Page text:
Australia election: conservative government voted out after nearly a decade | Australian election 2022

Australia’s rightwing Coalition government has lost power after nearly a decade in office, with Saturday’s election showing a sharp shift to progressive parties that will see a Labor administration formed – possibly with the support of climate-focussed independents or Greens.

Within hours of polls closing, multiple election analysts said it was clear the ruling Coalition – led by Scott Morrison’s conservative Liberal party and the rural-based National party – could not retain the 76 seats it held, which is the minimum required to form a parliamentary majority.

Just before 11pm on Saturday, Morrison conceded defeat, and announced he would step down as leader of his party.

“We’ve seen in our own politics a great deal of disruption as the people have voted today with major parties having one of the lowest primary votes we’ve ever seen,” Morrison told supporters at his election night reception in Sydney.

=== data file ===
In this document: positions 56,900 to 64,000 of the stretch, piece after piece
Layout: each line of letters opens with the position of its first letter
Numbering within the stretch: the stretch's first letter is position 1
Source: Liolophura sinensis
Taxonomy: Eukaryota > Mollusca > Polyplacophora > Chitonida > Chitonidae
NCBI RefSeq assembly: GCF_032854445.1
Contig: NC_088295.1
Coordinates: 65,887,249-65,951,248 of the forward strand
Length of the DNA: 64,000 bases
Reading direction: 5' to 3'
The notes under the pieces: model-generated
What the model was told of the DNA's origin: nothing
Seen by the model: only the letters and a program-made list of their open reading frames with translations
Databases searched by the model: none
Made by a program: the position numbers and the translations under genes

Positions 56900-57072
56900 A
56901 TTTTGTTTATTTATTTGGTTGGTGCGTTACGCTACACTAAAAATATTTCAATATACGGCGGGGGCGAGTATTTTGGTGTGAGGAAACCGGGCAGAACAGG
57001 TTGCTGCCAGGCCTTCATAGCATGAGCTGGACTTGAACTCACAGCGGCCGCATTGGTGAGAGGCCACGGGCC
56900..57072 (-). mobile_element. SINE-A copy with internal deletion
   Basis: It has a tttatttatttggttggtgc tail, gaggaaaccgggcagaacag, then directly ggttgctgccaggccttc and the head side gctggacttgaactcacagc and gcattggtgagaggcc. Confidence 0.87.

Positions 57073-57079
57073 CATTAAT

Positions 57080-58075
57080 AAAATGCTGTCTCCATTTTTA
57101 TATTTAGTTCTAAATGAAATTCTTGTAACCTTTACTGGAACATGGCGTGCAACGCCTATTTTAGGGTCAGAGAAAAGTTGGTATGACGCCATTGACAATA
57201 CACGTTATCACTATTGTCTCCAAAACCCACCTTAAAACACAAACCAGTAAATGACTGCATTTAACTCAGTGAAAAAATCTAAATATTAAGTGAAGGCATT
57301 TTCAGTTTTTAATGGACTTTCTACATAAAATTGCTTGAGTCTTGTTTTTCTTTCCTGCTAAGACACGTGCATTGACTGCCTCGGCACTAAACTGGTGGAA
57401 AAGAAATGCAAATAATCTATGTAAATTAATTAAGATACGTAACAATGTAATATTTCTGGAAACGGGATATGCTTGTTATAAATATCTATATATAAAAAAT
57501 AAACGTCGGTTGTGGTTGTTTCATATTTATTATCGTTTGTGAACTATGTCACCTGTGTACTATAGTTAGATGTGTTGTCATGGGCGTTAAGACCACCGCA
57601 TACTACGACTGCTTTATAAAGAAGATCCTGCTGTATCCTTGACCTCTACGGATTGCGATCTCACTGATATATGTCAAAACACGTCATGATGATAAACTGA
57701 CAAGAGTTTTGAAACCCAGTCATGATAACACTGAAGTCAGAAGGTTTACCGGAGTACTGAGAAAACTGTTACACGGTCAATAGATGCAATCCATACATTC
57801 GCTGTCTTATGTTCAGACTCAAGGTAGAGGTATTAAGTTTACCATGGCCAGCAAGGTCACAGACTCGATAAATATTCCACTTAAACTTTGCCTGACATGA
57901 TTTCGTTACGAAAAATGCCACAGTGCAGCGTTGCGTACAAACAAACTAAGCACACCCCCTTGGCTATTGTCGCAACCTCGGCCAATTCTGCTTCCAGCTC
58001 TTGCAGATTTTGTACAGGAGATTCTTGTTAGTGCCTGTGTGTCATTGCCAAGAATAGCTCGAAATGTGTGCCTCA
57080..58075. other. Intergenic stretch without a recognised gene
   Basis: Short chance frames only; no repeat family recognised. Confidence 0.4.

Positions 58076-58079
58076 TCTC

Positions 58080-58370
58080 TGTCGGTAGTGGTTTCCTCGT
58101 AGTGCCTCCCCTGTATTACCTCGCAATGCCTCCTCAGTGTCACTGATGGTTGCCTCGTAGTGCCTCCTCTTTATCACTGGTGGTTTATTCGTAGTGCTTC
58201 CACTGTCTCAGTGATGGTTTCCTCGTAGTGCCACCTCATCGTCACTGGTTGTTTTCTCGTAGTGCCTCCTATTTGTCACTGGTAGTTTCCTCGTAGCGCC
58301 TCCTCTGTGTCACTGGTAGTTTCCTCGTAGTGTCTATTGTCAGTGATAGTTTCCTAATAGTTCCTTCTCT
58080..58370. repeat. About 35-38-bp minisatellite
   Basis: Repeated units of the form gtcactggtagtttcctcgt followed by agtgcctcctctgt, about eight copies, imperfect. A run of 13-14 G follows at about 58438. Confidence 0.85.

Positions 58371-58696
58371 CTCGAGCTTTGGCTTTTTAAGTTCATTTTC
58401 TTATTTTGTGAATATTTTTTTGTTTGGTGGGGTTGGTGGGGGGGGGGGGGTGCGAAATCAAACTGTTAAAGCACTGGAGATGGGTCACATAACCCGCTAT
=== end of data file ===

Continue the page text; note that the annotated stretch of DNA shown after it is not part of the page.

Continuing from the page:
“I know about the upheaval that’s taking place in our nation. And I think it is important for our nation to heal and to move forward,” Morrison said.

The Labor opposition outperformed the Coalition, but by Saturday evening it was not apparent it could win a majority of seats to be able to claim victory – which would have been its first at an election since 2007.

Morrison and Albanese offer last election pitch to voters before casting their votes – video

Labor leader Anthony Albanese is seen as being the most likely to be able to form government, with results after four hours of vote counting indicating he could need the support of independent or minor party MPs to reach a majority.

Albanese told his supporters in Sydney that his government will be “as courageous and hard working and caring as the Australian people”.

“I want to find that common ground where together we can plant our dreams. To unite around our shared love of this country, our shared faith in Australia’s future, our shared values of fairness and opportunity, and hard work and kindness to those in need,” Albanese said.

The biggest surprise out of the election was the surge in support for the Greens party. By Saturday evening, the party – which has struggled to win more than the one seat it first picked up more than a decade ago – was on track to win as many as three additional seats, all focussed in progressive areas of Brisbane.